“Murray’s Pilsner is our interpretation of Pilsner made vaguely in the North German style. Made with classic German malts and using a traditional pilsner/lager process of cold fermentation and extended conditioning periods, Murray’s Pilsner is the only bottle-conditioned Pilsner brewed in Australia. This retains the freshness of the beer by eliminating oxidation”
Oysters natural matched with Marstons Oyster Stout.
“Traditionally in London at about the time of Dickens, Stout and Oysters were the poor man’s meal, taken as good hearty tasty food.
There are no Oysters in Oyster Stout, but the association is well established and you can now enjoy this great tasting traditional English Stout.
The unique character of Oyster Stout is brought about by fermentation with the Marston’s strain of yeast. Taken from the Burton Unions, this yeast is very active and gives full attenuation of beer giving a dry clean after-palate.
English Aroma Hops, Fuggles and Goldings are added for their fruity, floral and spicy contribution to the taste with the majority of the bitterness coming from the roasted malts. The final result is a rich, dark and extremely creamy smooth stout with good character and strength.”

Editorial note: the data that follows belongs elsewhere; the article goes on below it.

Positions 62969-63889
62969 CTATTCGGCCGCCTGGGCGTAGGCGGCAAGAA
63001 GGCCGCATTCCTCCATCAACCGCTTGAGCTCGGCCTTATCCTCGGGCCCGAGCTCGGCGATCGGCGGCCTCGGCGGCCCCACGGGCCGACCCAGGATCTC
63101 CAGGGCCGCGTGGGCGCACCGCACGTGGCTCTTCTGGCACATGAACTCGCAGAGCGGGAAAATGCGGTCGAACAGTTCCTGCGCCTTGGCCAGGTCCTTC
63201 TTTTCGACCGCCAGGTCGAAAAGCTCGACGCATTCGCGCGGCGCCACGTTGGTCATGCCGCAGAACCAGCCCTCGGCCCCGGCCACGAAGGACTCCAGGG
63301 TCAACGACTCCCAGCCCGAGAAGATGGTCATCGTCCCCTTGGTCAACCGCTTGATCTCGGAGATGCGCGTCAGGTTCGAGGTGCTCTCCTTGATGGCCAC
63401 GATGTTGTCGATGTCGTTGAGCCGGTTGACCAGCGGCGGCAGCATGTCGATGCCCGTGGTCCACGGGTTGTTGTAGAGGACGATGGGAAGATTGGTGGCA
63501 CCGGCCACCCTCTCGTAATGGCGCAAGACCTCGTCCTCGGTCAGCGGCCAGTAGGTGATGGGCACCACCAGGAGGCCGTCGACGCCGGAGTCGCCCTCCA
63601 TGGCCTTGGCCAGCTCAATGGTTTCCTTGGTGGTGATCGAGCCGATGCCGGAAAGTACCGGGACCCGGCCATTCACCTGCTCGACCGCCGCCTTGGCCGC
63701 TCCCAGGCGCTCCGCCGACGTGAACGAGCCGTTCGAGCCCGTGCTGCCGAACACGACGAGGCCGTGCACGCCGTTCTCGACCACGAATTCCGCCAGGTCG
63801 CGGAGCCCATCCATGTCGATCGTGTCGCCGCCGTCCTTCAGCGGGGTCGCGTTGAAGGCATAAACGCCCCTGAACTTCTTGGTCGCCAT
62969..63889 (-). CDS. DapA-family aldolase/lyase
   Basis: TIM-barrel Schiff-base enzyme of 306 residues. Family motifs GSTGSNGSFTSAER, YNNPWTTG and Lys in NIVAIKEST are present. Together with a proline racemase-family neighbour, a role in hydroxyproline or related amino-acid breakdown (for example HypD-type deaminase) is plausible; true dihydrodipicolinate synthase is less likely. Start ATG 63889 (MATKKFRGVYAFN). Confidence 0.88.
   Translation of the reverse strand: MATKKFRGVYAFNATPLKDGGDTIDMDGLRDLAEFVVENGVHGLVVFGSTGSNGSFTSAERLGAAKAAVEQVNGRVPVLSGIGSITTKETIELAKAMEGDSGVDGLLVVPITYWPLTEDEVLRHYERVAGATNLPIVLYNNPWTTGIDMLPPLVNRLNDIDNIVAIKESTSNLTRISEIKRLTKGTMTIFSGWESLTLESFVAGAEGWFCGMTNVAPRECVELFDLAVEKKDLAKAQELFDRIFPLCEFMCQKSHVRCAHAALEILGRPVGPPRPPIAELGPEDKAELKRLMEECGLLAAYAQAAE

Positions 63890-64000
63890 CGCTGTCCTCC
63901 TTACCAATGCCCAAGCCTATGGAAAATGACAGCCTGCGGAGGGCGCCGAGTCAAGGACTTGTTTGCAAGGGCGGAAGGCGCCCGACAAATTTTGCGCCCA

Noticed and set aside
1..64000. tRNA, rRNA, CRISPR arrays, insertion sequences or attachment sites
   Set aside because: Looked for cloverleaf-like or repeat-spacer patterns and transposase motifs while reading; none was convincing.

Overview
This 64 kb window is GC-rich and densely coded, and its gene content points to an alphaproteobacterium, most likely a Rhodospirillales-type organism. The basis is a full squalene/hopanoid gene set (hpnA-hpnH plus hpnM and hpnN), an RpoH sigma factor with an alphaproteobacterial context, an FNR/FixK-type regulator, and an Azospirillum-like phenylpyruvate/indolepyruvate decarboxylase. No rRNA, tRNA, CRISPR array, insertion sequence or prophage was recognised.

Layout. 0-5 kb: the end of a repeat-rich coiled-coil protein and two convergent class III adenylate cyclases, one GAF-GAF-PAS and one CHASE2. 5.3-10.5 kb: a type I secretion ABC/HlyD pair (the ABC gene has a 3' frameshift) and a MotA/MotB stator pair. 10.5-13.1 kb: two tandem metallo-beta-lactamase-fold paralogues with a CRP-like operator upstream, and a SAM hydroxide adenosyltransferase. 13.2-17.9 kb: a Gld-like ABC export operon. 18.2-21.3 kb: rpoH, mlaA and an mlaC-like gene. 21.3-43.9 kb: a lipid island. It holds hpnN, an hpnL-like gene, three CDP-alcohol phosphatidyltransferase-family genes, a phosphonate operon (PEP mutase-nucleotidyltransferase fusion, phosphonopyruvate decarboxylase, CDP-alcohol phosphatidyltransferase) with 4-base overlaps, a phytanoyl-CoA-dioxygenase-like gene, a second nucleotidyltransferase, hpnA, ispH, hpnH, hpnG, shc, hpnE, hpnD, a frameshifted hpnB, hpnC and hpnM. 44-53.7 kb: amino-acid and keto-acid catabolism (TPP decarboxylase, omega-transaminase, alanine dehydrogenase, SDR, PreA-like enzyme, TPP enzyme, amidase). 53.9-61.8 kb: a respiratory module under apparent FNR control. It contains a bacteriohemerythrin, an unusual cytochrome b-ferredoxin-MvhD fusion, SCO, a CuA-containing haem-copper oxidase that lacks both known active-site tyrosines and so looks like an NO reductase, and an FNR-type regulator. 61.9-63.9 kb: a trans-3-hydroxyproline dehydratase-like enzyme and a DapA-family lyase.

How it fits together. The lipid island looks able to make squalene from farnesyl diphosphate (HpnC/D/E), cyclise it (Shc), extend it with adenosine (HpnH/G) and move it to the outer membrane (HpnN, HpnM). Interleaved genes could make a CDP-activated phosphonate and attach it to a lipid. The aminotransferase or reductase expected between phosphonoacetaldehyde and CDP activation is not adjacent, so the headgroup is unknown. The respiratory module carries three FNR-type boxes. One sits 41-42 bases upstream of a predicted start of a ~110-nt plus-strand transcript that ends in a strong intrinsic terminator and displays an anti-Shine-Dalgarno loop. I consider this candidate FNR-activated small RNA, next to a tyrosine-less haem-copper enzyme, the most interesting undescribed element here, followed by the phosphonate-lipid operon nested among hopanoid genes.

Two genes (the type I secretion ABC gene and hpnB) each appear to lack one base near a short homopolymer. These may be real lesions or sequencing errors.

Slow cooked pork shoulder cooked in beer and sage matched with Pigs Fly Pale Ale.
“For those of you who appreciate how a good beer is crafted, pale ales are made using a pure pale malt, fermented with a top fermenting ale yeast. This very clever yeast allows a faster and warmer fermentation than a lager, and the pale malt gives the beer its golden-copper colour. This warmer fermentation process allows for the formation of esters. Esters give the brew a distinct fruity or citrus aroma. Special yeast strains can also be used to give a nutty or savoury character.
What about that fantastic taste? Well it’s all down to the hops. Hops give beer a bit of backbone and character. We use two types of hops in Pigs Fly Pale Ale. Cascade hops which give it that fruity, floral taste at the front of your palate, while the chinook hops bring it all home with a unique bitterness at the back.” Pigs Fly website
Angus pure T-Bone cooked Tagilatta style slow cooked with rosemary and garlic matched with Knapstein Reserve Ale
Braised Cuttlefish and Chorizo matched with Red Emperor Red Ale.
And Lastly Sour Cherry Chocolate Tart with Moo Brew Dark ale .
“This American brown ale presents dark with a hint of brooding sherry-red.”
I have used the photos from the food bloggers who came to the event. My thanks goes out to them please click on the photos to see what they thought of the event. I had a great time but I would rather you get their opinion.